Bancroft, Richard (DNB00)
BANCROFT, RICHARD, D.D. (1544–1610), archbishop of Canterbury, son of John Bancroft, gentleman, and Mary, his wife, was born at Farnworth, Lancashire, in September 1544. His mother, whose maiden name was Curwen, was niece of Hugh Curwen, bishop of Oxford [q. v.], and young Bancroft, after being well grounded in 'grammar' (i.e. the Latin language) at the excellent school in his native town, was sent at his great-uncle's expense, and at a somewhat more advanced age than ordinary, to Christ's College, Cambridge. Here he was elected a scholar, and proceeded B.A. in 1566-7. He was further aided at this time by the archbishop in the prosecution of his studies, by the grant of the prebend of Malhidert in St. Patrick's Church in Dublin, with the royal license to be absent for six months. He was required, however, to leave Christ's College, which lay under the suspicion of ‘Novelism’ (i.e. puritan principles), and to join the society of Jesus College (Heylin, Aerius Redivivus, p. 347). Here, according to the historian of the college (Shermanni Hist. Coll. Jesu Cant. (original manuscript), p. 64), although eminently successful as a college tutor, and himself assisting many of his pupils to fellowships, he was not elected a fellow; and the fact that he was among the opponents of the Elizabethan statutes given to the university in 1572 (Lamb, Letters and Documents, p. 359) would lead us to conclude that he had at this time a certain sympathy with the puritan party. As, however, he was shortly afterwards appointed one of the chaplains of Richard Cox, bishop of Ely, a staunch supporter of the above statutes, it may be inferred that this sympathy was not of long duration.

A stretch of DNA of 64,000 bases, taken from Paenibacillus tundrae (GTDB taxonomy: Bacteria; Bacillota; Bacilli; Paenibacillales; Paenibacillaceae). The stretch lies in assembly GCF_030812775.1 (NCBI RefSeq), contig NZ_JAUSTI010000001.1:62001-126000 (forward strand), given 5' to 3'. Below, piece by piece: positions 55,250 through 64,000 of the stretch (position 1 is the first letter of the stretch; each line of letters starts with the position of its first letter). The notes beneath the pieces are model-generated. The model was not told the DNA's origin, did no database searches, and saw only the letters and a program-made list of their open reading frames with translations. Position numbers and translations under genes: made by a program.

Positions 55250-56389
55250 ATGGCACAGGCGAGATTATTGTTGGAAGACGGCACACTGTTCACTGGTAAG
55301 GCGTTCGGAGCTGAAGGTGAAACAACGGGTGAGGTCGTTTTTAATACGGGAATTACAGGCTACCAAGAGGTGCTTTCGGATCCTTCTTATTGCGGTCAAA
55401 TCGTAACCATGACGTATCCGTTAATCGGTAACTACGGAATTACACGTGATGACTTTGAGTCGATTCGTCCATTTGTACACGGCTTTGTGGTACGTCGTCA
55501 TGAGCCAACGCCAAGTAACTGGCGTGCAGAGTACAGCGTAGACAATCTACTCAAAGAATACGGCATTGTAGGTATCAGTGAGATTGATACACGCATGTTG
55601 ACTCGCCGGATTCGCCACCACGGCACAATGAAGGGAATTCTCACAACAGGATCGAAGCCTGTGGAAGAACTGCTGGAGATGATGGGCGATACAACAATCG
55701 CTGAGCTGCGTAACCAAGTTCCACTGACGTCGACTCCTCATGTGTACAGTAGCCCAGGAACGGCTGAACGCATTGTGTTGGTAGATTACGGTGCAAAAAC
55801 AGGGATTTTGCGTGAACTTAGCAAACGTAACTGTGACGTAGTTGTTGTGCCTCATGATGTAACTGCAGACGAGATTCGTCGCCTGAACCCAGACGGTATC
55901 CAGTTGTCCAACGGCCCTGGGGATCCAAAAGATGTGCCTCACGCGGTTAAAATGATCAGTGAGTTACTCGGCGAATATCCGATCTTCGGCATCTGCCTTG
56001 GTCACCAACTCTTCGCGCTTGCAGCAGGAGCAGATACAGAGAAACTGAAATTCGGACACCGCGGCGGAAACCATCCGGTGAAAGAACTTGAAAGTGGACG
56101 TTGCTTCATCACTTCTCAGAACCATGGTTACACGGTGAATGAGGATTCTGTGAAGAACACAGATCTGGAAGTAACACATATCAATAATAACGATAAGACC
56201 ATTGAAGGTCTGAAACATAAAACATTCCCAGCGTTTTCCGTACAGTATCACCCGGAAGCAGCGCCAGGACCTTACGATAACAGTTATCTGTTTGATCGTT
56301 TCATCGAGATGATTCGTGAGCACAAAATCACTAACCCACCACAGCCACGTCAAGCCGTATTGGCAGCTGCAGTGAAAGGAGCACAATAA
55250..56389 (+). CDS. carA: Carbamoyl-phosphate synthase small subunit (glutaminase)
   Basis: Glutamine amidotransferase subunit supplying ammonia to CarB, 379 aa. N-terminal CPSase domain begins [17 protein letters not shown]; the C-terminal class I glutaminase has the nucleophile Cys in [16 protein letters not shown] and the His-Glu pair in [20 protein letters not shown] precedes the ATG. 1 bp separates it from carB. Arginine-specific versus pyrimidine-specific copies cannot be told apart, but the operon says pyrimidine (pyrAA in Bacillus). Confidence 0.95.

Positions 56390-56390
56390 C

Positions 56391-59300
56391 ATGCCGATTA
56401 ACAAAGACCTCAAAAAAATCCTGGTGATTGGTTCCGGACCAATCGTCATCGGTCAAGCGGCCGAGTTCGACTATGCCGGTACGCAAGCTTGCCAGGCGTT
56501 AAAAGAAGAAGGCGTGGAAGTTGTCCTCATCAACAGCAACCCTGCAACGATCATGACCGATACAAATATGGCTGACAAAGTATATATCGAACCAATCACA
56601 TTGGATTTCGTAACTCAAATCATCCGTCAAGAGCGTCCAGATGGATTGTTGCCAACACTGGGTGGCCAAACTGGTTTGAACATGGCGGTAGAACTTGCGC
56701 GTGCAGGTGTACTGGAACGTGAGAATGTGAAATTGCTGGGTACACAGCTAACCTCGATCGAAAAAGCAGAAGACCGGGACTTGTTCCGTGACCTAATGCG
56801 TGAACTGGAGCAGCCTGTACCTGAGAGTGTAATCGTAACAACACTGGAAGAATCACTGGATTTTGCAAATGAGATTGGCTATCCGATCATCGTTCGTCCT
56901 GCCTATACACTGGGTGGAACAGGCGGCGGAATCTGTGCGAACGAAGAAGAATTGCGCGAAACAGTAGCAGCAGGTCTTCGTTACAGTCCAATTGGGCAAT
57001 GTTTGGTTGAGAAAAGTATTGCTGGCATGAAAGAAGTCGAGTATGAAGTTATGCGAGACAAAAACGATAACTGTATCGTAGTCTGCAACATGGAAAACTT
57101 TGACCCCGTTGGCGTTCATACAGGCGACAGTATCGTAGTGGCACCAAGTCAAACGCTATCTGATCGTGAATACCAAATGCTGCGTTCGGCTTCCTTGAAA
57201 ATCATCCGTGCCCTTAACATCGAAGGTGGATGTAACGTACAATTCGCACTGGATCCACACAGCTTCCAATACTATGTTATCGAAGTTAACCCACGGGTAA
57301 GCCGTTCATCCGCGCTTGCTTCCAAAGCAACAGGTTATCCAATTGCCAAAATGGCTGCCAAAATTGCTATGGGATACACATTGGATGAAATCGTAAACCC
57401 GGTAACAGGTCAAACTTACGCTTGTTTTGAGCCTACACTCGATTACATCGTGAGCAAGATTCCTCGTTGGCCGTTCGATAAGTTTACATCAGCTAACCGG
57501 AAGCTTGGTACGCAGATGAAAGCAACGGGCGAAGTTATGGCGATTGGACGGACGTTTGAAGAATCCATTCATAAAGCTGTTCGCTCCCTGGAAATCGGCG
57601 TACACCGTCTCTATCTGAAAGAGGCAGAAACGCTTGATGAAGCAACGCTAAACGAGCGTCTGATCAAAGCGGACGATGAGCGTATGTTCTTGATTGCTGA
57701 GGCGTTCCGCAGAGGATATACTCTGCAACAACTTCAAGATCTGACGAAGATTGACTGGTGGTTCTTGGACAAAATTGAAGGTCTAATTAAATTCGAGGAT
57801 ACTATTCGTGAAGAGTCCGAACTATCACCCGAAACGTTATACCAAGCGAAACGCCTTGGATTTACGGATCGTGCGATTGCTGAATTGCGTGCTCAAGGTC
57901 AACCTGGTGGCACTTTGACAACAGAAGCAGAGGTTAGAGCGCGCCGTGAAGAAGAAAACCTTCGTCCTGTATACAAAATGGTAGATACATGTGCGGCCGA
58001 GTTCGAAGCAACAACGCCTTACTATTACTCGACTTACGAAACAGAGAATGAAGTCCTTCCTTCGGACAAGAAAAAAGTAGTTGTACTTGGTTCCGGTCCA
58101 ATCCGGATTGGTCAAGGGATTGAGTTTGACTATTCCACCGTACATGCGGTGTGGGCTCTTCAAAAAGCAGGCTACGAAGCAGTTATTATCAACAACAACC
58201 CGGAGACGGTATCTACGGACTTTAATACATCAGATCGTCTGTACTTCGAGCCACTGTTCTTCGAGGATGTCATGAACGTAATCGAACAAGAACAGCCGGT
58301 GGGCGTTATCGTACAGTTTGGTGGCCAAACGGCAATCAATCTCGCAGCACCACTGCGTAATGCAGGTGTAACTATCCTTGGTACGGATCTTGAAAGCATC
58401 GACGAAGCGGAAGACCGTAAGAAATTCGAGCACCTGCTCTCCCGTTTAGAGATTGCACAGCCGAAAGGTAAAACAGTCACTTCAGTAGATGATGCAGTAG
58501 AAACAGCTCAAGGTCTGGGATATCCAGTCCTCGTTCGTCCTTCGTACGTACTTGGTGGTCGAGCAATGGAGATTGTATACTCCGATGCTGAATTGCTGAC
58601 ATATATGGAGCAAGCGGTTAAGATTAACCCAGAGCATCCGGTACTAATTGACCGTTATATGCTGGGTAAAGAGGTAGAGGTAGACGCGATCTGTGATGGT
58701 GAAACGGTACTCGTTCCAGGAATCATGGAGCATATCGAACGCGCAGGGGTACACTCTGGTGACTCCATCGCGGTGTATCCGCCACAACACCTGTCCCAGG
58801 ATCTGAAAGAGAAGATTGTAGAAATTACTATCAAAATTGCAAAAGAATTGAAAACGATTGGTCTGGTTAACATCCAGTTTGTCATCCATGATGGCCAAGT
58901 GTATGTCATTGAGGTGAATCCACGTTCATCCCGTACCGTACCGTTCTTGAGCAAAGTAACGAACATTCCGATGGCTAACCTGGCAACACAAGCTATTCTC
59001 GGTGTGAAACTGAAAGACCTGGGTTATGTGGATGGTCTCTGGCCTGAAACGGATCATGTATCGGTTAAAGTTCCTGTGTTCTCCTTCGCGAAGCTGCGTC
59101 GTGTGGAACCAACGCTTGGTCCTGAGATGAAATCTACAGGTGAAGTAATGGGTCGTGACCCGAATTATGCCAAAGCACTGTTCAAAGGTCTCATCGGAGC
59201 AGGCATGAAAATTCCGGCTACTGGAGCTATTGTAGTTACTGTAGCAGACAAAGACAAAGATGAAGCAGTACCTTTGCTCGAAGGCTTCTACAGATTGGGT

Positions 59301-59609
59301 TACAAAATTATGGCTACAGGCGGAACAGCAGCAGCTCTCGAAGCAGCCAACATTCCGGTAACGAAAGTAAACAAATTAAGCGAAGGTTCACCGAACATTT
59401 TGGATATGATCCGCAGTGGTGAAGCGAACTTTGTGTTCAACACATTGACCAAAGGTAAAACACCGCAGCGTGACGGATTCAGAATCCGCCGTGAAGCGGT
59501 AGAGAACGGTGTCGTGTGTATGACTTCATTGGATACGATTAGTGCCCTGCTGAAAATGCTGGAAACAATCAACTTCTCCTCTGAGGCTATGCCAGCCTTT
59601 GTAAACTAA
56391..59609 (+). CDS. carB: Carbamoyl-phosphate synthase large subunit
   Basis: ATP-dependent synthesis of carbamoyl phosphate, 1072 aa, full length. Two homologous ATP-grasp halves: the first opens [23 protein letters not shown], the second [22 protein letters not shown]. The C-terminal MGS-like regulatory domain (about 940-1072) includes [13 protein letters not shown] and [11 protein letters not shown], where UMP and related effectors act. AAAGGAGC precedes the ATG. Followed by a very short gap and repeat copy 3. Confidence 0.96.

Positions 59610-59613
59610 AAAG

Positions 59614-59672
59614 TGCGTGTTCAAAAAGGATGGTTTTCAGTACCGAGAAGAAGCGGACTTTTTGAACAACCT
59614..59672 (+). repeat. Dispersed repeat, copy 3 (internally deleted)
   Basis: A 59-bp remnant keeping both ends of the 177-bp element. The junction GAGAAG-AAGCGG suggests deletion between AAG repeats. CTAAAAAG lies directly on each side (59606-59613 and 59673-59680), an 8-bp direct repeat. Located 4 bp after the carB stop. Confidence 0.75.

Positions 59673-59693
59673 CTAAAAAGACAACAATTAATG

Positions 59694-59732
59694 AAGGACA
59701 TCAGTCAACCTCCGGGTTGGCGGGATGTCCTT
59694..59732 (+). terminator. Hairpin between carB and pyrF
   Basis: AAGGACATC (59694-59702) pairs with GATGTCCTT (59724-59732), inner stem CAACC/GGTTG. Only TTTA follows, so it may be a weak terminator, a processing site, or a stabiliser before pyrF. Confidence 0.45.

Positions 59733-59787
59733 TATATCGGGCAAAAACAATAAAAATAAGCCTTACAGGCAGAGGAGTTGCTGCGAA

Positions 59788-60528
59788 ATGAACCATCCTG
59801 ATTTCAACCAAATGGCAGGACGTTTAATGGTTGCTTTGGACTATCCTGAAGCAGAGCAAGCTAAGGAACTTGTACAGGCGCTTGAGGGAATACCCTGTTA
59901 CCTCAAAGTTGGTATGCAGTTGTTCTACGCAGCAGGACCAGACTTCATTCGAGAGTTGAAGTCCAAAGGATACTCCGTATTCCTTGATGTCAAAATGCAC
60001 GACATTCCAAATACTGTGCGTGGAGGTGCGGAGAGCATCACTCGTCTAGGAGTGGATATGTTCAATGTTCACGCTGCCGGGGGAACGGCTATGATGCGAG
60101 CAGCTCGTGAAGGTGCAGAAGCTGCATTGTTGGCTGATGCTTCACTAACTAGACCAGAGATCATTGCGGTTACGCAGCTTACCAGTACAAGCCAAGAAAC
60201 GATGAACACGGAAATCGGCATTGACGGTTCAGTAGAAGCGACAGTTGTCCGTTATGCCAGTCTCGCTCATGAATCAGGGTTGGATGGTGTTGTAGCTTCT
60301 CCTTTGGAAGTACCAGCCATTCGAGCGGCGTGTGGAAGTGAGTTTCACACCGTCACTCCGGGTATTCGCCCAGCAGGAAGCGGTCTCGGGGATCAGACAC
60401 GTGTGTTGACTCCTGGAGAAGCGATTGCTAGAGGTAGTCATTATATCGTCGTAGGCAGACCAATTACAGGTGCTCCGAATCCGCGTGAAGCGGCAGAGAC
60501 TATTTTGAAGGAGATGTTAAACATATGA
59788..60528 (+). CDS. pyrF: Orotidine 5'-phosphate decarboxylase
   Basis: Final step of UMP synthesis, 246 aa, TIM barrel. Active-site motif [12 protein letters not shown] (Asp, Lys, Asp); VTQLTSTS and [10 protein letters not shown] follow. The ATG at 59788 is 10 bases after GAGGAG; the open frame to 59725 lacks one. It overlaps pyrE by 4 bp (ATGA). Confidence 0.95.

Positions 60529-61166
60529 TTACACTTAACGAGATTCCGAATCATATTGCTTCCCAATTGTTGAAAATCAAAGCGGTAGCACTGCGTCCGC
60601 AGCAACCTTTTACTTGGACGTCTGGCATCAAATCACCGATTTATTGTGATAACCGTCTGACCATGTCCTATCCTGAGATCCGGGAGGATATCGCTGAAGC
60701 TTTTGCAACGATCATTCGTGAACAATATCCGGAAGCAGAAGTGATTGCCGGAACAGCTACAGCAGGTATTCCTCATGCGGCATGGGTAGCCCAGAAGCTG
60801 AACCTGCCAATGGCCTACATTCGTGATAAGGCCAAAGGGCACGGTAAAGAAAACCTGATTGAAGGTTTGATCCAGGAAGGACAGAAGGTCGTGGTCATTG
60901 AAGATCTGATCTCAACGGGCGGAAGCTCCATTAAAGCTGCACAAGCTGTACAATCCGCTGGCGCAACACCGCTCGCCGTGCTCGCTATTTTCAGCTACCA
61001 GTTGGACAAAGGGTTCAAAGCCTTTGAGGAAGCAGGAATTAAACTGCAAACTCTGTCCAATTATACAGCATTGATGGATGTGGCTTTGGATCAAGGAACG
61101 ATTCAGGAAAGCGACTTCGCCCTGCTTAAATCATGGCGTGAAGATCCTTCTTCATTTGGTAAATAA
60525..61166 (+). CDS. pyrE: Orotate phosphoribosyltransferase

On 24 March 1575–6 he was collated by the bishop to the rectory of Teversham, near Cambridge, and before the end of the year was appointed one of the twelve preachers whom, on their acceptance of the Thirty-nine Articles, the university was empowered to license. This appointment led to important after-results; for in 1583, on the holding of the assizes at Bury in Suffolk, the sheriff, being unable to hear of a duly qualified preacher in the county, sent to Cambridge to obtain the services of one for the occasion, and Bancroft was selected. While inspecting the churches of that ancient town, he discovered attached to the queen's arms suspended over one of the altars a libellous piece of writing, in which Elizabeth was compared to Jezebel. The discovery would appear to have stimulated the judges to severity; for they sentenced to death two Brownists who were brought before them, while Bancroft gained credit for his vigilance in the detection of sedition.